This one needs no introduction. We all know Apple has an on-demand movie service. The iTunes Store has been at the heart of every iOS device (and Mac ones, to an extent) for so many years that it’s virtually impossible to avoid.
But does it have what it takes to hold off its new rivals, or is it in need of an update? We think it’s a little of both.
Like Google Play, iTunes is less movie shop and more master entertainment hub. It also handles music and podcasts, but TV and movies take up a significant chunk. For what is essentially a shop, iTunes looks great.
That’s hardly surprising coming from Apple, but we really like way the system is laid out on desktop and portable devices.
With a carousel of miniature billboards, to tiles of movie posters in various sizes, Apple has succeeded in breathing life into something inherently dull.
Then you go to use it. At this point it’s less extraordinary – you get the typical neat lines (or categories) of films, and they are easy to flick through.
These are occasionally interrupted by adverts suggesting you ‘send iTunes gifts’ or pre-order something that’s months away from release.
Are they going to run out of digital downloads? We understand promotions but that’s a bit much.
Price & compatibility
iTunes’s offering is strictly on-demand. There are no monthly payments or a subscription that users will need to pay.
Prices are pretty much the same as they are elsewhere with a HD film coming in at £13.99 (£9.99 for SD). Rentals follow a similar structure as others with £4.49 for HD and £3.49 for SD. There are also film bundles to buy too.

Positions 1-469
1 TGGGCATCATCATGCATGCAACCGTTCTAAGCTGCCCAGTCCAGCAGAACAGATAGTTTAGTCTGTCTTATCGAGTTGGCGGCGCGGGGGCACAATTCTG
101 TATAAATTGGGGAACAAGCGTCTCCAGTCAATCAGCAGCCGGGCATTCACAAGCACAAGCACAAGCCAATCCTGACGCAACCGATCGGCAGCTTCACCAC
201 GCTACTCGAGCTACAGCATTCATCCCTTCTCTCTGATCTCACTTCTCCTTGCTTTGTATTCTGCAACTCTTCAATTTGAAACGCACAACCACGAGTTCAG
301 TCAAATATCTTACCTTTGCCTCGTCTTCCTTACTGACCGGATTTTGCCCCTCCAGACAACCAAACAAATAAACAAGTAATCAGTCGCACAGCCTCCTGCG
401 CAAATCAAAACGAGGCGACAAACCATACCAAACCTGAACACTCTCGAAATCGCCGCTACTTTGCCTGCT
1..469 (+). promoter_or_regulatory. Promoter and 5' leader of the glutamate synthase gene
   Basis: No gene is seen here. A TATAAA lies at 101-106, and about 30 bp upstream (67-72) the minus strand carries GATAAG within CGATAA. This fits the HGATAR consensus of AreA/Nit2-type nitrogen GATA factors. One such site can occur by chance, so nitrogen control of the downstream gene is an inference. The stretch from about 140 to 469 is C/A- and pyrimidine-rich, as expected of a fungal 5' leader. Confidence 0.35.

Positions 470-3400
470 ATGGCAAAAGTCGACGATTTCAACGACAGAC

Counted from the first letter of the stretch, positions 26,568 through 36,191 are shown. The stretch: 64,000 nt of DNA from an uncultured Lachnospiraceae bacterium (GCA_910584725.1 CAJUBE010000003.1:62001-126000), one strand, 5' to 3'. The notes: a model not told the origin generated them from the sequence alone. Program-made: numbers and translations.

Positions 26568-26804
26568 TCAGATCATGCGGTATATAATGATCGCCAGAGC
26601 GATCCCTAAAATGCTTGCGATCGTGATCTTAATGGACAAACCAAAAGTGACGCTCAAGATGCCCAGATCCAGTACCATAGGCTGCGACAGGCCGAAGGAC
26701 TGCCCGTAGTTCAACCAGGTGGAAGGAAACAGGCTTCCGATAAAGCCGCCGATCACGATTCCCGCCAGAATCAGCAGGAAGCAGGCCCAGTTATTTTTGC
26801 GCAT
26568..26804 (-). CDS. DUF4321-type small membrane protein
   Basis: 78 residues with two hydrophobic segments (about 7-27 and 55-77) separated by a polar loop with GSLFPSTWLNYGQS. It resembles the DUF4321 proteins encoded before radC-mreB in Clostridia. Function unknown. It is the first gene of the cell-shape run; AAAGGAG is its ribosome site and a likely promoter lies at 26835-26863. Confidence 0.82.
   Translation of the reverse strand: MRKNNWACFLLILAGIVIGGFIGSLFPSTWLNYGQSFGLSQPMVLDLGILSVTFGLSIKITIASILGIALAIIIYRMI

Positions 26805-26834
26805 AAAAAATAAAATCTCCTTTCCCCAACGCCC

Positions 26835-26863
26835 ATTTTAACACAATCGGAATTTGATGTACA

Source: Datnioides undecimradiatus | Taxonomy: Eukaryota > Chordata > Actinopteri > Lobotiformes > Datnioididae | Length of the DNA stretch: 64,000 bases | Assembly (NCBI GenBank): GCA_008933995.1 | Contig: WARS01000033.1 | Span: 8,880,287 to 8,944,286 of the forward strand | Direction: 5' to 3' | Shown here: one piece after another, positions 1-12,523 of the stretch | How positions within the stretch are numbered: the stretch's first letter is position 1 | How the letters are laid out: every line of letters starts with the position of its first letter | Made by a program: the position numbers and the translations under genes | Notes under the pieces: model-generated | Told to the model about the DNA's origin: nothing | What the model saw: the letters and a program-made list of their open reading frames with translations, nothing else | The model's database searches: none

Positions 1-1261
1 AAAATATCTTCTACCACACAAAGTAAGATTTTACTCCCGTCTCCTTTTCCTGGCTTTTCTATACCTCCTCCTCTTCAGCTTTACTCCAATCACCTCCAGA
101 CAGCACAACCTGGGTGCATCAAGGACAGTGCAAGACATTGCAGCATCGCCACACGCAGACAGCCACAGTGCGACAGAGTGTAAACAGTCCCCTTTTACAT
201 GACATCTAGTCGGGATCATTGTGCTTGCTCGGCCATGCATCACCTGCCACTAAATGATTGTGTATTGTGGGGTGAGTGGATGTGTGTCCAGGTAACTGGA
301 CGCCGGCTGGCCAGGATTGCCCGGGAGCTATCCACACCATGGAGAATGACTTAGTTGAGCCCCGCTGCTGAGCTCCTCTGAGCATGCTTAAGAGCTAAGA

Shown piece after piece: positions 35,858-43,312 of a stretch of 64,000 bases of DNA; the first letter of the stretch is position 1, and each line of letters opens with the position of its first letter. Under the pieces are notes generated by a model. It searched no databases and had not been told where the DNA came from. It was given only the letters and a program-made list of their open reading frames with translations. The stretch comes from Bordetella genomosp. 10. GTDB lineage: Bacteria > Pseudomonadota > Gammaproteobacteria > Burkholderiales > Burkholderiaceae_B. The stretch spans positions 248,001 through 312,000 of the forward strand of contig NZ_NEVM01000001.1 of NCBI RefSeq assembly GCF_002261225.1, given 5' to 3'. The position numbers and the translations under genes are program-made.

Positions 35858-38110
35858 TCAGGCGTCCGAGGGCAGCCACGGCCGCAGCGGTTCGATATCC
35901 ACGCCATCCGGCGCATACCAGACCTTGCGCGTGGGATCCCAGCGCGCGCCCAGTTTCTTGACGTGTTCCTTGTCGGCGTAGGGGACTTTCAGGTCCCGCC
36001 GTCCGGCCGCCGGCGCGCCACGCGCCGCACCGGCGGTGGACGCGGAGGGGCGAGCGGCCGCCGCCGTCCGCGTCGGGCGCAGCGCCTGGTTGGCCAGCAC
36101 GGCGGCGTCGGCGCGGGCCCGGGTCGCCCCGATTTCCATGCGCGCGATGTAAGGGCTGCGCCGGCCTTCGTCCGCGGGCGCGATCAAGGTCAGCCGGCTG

TV shows tend to be £2.49 (HD) and £1.89 (SD) per episode. Full seasons can range from £13.99 to £35 but prices tend to come down for older shows.
When it comes to compatibility, we're a little disappointed – but not surprised. Apple is well-known for it insular approach and that applies to iTunes as much as everything else.
Video is available only on computers, iOS devices and Apple TV. The open nature of Google Play and Blinkbox feels far more 21st century in comparison.
The film selection is good. New releases come out at the same time (or before) they hit DVD.
As for back catalogue, you’ll find titles going back to the 1920s. The TV selection isn’t quite so promising – with the exception of Breaking Bad, it’s mostly older shows (Lost, The Sopranos) and lesser-known ones (Fleming, Da Vinci’s Demons).
There’s no sign of Game of Thrones or Boardwalk Empire, and Mad Men is available only up to season four out of a possible six.
What Apple does have is iTunes Extras, which works similarly to the bonus menu of a DVD.
You get special features such as interviews and documentaries. This is available only on selected titles, though.
Video resolution goes up to 1080p. Here we’d advise checking your settings, because they may be set to 720p by default. Meanwhile the sound quality goes up to Dolby Digital 5.1.
Apple is known for its locked-down approach, and we’re not surprised that it applies to iTunes. Your video is available only on computers, iOS devices and Apple TV.
It feels… limited. In comparison, the open nature of Google Play and Blinkbox feels more welcoming, and forward thinking.
Overall, we think iTunes is a good service. We like the interface and its catalogue of movies and TV shows.
If you’ve bought into Apple’s whole ecosystem, there’s little reason to look elsewhere. For newcomers, however, it could be more accommodating.
Monthly cost: N/A
New HD film: £13.99
5.1 sound: Yes
Max picture resolution: 1080p
Platforms: Apple TV, iOS
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